Buying a home is getting more difficult. But owning one can be a nice lesson in wealth accumulation. The average price of a home in the United States is now over $125,000, according to the Commerce Department.
Though many homeowners, especially the ones living in houses they bought in the 1970s or before, happily contemplate all the ``wealth'' they've amassed, they may have forgotten to contemplate their homeowner's insurance. Because of rapid appreciation of home prices and the almost equally rapid rise in construction costs, many homes are simply underinsured.
The rule of thumb is that to be fully insured, at least 80 percent of a home's replacement value should be covered. But getting to that 80 percent may not be as easy as it sounds.
Anybody who has hired a contractor lately to put in a kitchen, rewire a house, put on a new roof, rebuild a porch, or add a bathroom knows what these professionals cost. Home construction costs for the first six months of 1988 went up as much as they did in all of 1987, American Appraisal Associates reports.
This is why insurance adjusters and consumer groups remind people to think of a home's replacement cost instead of its market value when looking at insurance coverage.
``People can go too high or too low with their insurance,'' says Robert Hunter, director of the national Insurance Consumer Organization (NICO) in Washington, D.C. ``It's something you have to monitor.''
The greatest risk in not being fully covered isn't the possibility of a total loss of the home, since that doesn't happen very often, Mr. Hunter says. Rather, the bigger risk is not having enough insurance to cover a partial loss because the house was only partly covered.
Let's say you bought a house several years ago for $80,000 and had it insured for 80 percent of its replacement cost, or $64,000. Now, thanks to the boom in real estate prices, its replacement cost, including the land, is $150,000. To meet the 80 percent rule today, it should be insured for at least $120,000, since most people don't have fire insurance on their land or foundations. Over those years, however, you've ignored or set aside - to deal with ``some other time'' - those reminders from the insurance company to get your coverage up to date.
So now, with $64,000 of coverage instead of the $120,000 it needs, your home has only about half the proper amount of coverage.
Should there be a partial loss, a $5,000 kitchen fire, for example, the insurance company would pay for only about half the repair. Had the home been insured up to 80 percent of its current replacement cost, the coverage would have been complete.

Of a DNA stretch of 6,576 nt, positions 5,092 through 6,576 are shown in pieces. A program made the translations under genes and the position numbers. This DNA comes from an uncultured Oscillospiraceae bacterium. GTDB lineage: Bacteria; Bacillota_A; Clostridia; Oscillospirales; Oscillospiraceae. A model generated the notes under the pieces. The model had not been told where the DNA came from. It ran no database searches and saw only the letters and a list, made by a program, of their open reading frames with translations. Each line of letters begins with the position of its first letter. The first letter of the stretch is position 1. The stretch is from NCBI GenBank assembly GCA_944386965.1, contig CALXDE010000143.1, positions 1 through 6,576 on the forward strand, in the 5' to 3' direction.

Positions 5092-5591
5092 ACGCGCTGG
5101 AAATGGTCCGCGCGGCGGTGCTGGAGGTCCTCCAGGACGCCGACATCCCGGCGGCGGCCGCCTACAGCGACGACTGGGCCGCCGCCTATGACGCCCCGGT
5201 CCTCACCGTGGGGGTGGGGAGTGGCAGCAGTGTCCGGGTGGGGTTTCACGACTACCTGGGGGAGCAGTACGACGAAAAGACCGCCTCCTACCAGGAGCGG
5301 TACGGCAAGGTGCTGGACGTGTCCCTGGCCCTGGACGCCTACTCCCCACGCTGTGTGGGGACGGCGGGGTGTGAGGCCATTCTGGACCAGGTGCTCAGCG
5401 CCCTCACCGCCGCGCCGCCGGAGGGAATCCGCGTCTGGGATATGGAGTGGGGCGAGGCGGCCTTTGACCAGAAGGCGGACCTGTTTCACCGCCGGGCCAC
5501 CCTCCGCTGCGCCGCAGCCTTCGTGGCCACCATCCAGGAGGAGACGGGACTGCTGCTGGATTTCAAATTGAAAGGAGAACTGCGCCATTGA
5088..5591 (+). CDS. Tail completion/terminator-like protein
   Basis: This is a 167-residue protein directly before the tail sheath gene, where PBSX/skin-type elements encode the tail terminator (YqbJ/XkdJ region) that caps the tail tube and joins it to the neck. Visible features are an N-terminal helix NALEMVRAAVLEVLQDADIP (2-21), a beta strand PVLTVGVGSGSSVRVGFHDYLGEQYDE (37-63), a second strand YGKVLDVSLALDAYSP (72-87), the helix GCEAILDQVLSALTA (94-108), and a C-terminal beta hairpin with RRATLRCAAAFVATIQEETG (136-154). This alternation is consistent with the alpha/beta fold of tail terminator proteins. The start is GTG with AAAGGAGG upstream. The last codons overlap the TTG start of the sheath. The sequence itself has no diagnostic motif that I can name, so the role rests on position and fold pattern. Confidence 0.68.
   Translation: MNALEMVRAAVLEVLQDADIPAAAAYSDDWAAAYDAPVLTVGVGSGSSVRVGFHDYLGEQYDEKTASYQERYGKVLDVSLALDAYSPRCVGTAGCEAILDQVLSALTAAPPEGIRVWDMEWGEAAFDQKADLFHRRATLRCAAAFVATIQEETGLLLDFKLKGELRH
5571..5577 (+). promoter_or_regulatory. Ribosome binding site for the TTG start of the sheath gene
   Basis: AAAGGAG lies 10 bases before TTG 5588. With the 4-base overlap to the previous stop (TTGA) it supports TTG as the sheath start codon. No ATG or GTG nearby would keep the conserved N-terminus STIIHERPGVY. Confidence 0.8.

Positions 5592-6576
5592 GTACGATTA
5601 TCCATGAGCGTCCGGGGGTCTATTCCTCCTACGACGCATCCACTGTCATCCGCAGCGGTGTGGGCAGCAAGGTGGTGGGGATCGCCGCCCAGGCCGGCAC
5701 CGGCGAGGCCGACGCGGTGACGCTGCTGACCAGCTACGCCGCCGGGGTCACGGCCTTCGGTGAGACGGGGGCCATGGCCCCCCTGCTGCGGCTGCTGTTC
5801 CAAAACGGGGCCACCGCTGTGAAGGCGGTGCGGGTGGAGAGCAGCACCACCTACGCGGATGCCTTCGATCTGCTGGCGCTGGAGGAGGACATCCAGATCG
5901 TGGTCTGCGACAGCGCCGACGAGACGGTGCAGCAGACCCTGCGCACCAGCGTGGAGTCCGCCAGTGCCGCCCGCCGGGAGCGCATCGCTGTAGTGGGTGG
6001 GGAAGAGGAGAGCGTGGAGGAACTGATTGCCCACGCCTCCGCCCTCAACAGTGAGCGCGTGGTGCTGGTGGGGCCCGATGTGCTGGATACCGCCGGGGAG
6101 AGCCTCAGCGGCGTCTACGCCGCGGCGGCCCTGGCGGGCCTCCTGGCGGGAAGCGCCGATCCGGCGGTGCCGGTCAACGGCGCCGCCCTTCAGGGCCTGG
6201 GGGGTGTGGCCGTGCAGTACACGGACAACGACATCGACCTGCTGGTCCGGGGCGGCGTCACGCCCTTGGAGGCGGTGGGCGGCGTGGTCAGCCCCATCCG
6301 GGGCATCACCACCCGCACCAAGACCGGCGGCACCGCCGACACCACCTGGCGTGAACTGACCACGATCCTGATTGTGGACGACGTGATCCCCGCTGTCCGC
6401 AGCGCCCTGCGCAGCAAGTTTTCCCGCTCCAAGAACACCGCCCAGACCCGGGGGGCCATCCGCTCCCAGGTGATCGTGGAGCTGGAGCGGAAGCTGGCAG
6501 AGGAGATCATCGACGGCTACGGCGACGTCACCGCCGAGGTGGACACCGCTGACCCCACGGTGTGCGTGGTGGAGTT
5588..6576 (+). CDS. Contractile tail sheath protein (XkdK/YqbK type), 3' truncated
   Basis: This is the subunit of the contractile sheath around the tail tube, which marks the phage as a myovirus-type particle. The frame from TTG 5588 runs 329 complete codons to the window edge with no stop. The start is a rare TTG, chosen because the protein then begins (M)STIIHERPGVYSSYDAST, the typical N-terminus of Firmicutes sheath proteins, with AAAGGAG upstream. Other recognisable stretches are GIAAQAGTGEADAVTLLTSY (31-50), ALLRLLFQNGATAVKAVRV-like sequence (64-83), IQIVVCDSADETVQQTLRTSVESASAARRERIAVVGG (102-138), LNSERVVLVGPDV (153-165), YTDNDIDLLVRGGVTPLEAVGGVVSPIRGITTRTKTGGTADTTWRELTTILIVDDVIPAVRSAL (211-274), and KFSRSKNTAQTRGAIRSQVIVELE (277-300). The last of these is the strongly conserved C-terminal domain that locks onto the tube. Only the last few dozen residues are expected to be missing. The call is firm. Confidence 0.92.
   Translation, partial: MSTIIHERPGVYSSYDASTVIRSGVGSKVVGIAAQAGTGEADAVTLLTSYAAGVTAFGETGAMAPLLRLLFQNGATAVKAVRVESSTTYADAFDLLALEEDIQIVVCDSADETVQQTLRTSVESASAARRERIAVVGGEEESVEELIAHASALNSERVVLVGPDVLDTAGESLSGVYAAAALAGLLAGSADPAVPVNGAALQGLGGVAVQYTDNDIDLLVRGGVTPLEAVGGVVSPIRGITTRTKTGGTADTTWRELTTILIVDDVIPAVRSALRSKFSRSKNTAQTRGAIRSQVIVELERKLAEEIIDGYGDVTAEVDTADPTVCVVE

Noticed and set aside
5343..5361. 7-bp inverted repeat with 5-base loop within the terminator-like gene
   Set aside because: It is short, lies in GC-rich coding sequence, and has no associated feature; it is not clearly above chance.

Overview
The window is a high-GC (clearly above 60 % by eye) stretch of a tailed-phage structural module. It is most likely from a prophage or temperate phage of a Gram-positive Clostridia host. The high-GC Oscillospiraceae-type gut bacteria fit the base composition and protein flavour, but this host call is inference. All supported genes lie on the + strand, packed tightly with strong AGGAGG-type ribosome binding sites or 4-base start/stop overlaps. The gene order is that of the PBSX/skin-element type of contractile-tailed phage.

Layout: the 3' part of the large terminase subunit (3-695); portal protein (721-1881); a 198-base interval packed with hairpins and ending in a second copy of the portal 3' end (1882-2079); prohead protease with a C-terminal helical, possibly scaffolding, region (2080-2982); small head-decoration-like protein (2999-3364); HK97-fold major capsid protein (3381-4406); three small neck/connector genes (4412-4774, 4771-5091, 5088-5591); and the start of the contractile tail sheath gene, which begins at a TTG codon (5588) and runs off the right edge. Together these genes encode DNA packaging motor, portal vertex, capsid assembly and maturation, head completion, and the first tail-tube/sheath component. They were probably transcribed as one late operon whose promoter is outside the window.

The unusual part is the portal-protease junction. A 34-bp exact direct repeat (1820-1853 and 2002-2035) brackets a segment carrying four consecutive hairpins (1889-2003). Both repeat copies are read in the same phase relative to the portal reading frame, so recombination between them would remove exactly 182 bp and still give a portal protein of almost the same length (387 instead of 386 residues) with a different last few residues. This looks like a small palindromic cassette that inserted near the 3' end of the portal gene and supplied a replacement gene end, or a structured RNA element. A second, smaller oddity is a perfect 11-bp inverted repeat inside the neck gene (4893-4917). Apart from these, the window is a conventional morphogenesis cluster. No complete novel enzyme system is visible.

``Anything less than 80 percent and you're not going to get the full payment for that kitchen fire,'' says Robert Watson of the Amica Mutual Insurance Company in Providence, R.I. ``That's why we spend a lot of time and effort to tell our customers to keep up their coverage.''
Like a lot of other insurance companies, Amica offers a special endorsement, or inflation protection coverage, that automatically increases the amount of insurance (and the premiums to pay for it) each year based on a commonly accepted formula, usually one from American Appraisal Associates.
With this endorsement, ``we will cover any loss, no matter what the value of the house is,'' Mr. Watson says.
While the inflation-adjusted coverage may be adequate for a few years, homeowners should not just buy it and forget about it, Hunter of NICO advises.
``I wouldn't trust it,'' he says. ``The adjustments are based on national or regional home appraisal indexes, not local prices.''
Home prices and replacement costs can vary from town to town and, in a large city, from neighborhood to neighborhood, Hunter points out. So he checks the recent sale prices of homes and land in his area every three or four years. ``I try to figure out what the land is worth,'' he says. ``I want to be at 80 percent, no more, no less.''
There are also kits available from most insurance companies that can be used to help assess the value of your home, says Thomas Mallin, vice-president and general counsel of the Property Loss Research Bureau, a division of the Alliance of American Insurers.
If you find the kit too confusing or you don't know how to figure the value of your home, getting an appraisal isn't too difficult. For a few hundred dollars at most, a professional appraiser will do the job. Also, many real estate agents and brokers have appraisal training, and one of them can give you a figure for about $100 to $200.
That's not much to make sure your home is properly covered.
If you have a question that would make a good subject for this column, send it to Moneywise, The Christian Science Monitor, One Norway St., Boston, MA 02115. No personal replies can be given. References to investments are not an endorsement or recommendation by this newspaper.